The politics of privacy and the English public stage, 1575-1642

Price, Eoin (2014). The politics of privacy and the English public stage, 1575-1642. University of Birmingham. Ph.D.

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This thesis examines the politics of privacy and the public drama of the English Renaissance commercial stage. It intervenes in the study of publics and the early modern public sphere, contending that a wider examination of the corpus of public drama in the English Renaissance can illuminate the politics of privacy as well as the nature of dramatic practice. The thesis is split into two parts. The first examines external evidence – the ways in which the language of privacy is applied to the commercial theatre – and contains a single chapter on the emergence of the so-called ‘private’, indoor playhouses. It is divided into three main sections that explore the Elizabethan, Jacobean, and Caroline periods and a short epilogue which considers the period of theatre closure. The second part examines internal evidence: how the plays of the period configure political privacy. It falls into two chapters, each of which contemplates four different forms of movement across public/private boundaries. The second chapter addresses depictions of private people participating in public affairs; analysing representations of private passivity, active resistance, promotion, and favouritism. The third chapter investigates the reverse phenomenon – public people becoming private – and discusses portrayals of corruption, privation, surveillance, and withdrawal.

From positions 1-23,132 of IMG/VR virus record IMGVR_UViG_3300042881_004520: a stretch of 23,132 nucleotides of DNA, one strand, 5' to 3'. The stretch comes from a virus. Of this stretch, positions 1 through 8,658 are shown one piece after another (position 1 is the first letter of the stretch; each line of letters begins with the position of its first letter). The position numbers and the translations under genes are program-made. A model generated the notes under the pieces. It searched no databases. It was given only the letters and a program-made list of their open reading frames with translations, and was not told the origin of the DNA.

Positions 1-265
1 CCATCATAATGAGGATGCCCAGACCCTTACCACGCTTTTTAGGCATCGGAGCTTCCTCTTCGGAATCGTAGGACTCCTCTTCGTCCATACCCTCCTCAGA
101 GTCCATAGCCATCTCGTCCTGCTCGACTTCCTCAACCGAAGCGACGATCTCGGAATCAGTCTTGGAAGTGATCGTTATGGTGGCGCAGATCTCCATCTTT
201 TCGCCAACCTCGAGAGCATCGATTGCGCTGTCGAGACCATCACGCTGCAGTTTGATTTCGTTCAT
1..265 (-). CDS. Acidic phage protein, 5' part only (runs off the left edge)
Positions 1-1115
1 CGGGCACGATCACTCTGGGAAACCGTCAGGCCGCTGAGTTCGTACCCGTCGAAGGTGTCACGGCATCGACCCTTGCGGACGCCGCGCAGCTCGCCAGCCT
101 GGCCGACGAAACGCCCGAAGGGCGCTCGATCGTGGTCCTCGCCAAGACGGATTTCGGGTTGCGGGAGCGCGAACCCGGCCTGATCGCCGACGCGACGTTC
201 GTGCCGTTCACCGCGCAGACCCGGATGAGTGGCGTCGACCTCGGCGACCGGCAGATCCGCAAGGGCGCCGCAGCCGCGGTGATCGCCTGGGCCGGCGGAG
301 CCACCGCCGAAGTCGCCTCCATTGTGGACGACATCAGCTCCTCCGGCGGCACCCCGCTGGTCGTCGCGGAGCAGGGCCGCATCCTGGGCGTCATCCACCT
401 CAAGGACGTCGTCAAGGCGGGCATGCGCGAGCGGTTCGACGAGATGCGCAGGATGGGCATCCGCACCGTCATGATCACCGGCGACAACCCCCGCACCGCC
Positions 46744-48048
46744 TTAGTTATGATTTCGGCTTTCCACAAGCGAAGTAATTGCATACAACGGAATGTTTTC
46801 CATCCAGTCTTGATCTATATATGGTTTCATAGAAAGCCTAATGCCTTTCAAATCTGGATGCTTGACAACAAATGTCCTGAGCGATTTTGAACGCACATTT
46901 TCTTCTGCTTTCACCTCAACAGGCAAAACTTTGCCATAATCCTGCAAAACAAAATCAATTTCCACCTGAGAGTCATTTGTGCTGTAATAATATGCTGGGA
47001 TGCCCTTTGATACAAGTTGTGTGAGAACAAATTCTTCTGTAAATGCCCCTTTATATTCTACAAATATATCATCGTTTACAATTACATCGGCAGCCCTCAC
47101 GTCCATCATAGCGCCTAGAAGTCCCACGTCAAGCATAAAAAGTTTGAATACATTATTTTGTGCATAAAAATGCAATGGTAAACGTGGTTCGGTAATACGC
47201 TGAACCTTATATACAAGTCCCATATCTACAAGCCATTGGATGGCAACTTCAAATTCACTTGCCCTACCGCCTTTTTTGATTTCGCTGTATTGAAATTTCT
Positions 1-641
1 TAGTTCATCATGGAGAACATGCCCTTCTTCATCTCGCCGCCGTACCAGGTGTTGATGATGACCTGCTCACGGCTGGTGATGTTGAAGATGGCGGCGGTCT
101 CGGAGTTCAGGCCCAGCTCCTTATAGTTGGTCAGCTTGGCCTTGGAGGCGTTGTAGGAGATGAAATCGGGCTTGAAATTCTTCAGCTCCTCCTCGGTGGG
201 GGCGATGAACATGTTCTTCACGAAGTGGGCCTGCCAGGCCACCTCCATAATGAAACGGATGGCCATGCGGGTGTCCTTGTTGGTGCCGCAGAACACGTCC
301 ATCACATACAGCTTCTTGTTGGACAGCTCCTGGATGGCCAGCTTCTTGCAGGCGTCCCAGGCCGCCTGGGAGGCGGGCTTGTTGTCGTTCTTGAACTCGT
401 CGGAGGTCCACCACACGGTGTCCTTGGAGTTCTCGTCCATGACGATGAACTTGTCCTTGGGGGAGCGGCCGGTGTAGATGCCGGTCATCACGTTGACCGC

Type of Work: Thesis (Doctorates > Ph.D.)
Award Type: Doctorates > Ph.D.
College/Faculty: Colleges (2008 onwards) > College of Arts & Law
School or Department: School of English, Drama and American & Canadian Studies, Department of English Literature
Funders: None/not applicable
Subjects: D History General and Old World > D History (General) > D111 Medieval History
P Language and Literature > PN Literature (General) > PN2000 Dramatic representation. The Theater


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